By Layla Khoury-Hanold

“It’s a thing,” Allissa Bates enthuses. She’s talking about Augusta  Rocks, a 17,000-member strong Facebook group that she founded when she moved here from Tacoma, Washington, where she ran a similar group with over 36,000 members. The premise is simple: paint rocks, coat them with sealant and hide them for others to find. But it is also a movement with a deeper purpose and meaning.

Part of the appeal is that painting rocks is a fun and family-friendly arts and crafts activity. Though Bates has always considered herself an artist (she credits her dad for passing on the art gene), she says that the best part is that you don’t have to be “good” at art to do it. The hand-held rocks serve as mini canvasses (which is arguably less daunting than an actual blank canvas) and kids can let their creativity run free. It is also a project that almost anyone can participate in and one that is relatively inexpensive. It only requires you to purchase rocks, acrylic paint, brushes and sealant, though some people are venturing into mixed media territory by hot gluing things like buttons and baked clay. Then there’s the thrill of hide-and-seek—of hiding and finding the rocks, adding them to your collection or re-hiding them, and then sharing your finds with the Facebook group.

But besides giving kids (and adults) a chance to express their creativity and providing a family bonding opportunity, Bates explains that the “Rocks” movement is about spreading joy. “It could be that you’re having a bad day and you find a rock that’s painted with the word ‘hope’ or ‘breathe’, and it makes your day better,” she says. “And it’s inspiring to know that someone could pick up a rock that you painted and it makes their day.” There are countless feel-good stories shared on the Augusta “Rocks” Facebook page, like the mother who discovered an “It’s a boy” rock on her first walk post C-section, or the veteran who had recently moved to a nursing home and found a rock depicting the Raising the Flag on Iwo Jima memorial—on Memorial Day.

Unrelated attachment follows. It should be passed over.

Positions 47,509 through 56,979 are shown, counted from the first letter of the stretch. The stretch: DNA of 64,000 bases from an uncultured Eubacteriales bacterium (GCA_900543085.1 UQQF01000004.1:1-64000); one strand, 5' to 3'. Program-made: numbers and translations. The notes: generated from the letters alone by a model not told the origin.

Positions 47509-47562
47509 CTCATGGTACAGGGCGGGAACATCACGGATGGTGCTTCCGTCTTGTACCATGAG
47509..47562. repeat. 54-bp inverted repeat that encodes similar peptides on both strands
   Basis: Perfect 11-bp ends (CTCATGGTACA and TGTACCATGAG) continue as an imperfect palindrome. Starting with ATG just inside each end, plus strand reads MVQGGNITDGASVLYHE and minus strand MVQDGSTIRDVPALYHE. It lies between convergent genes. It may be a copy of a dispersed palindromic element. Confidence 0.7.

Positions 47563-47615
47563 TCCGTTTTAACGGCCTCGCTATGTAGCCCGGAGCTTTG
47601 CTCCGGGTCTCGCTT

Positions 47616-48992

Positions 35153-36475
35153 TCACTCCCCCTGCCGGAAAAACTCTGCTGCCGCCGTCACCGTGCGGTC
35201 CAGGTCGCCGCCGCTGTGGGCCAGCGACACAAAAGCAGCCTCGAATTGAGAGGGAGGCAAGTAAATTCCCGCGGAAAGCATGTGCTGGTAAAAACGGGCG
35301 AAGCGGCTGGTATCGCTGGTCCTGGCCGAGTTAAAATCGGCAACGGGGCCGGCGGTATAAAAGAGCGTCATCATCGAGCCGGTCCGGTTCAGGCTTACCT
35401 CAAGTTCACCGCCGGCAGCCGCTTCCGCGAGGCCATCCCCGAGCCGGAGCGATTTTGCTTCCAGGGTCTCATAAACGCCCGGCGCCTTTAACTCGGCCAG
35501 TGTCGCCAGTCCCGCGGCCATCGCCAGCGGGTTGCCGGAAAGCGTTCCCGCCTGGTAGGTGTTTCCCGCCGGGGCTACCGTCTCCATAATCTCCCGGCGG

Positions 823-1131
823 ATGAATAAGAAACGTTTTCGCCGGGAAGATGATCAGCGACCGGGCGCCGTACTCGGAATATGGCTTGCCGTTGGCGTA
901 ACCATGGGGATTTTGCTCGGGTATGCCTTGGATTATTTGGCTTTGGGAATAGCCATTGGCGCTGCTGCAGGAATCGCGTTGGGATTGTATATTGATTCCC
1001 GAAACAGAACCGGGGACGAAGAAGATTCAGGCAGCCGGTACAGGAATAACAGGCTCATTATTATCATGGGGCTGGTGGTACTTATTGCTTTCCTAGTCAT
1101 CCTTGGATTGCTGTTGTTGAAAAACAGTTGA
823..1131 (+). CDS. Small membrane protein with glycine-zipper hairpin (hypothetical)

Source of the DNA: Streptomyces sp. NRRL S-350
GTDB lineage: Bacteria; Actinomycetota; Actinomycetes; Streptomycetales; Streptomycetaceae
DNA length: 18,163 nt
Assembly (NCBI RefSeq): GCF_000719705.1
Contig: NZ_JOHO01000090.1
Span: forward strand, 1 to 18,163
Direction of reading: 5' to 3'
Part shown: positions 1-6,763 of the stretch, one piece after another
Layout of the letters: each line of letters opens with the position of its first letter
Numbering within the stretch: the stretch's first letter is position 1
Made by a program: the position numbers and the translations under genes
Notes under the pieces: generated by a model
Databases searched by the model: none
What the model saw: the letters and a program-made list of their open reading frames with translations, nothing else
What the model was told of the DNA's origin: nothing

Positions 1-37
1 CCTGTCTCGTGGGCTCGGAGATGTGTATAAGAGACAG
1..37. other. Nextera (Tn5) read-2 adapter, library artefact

“I want this to be a thing where everyone is out there looking for or painting rocks,” Bates shares. “I hope that it can be something that everyone does and something that we all have in common.”

How You Can Get Involved

Paint, Hide and Seek

• Purchase rocks (white rocks tend to make the paint’s color pop more) from a local landscaping business, like Earth Tech South Inc, then wash them with warm water and let them dry.

• Paint rocks with acrylic paint (or paint pens for detail work) and write Augusta “Rocks” or #AugustaRocks on the back.

• Seal your rocks with a spray sealant to protect your artwork and then hide the rocks. Popular hiding places include the Augusta Riverwalk, parks, gas stations and store parking lots. If you find a rock, keep, re-hide or replace it with your own painted rock.

Join the Facebook Group

It’s not mandatory to join, but it’s a great way to stay up to date on events, like rock swaps, official meet-ups, and charity walks. You can also post photos of your rock masterpieces, share and discover painting tips, and see images and stories of new finds.


The group is currently selling Augusta “Rocks” decals to raise funds for event supplies, like tables and a banner. “We really want to get it out there and get more people involved,” Bates says. “We’d like to do more events, like participate in the downtown market, and do it for free. The movement is free, happiness is free, and we want to keep it that way.” If you’re interested in donating supplies or funds, please contact Allissa Bates via Facebook.

This article appears in the July 2017 issue of Augusta Family Magazine.
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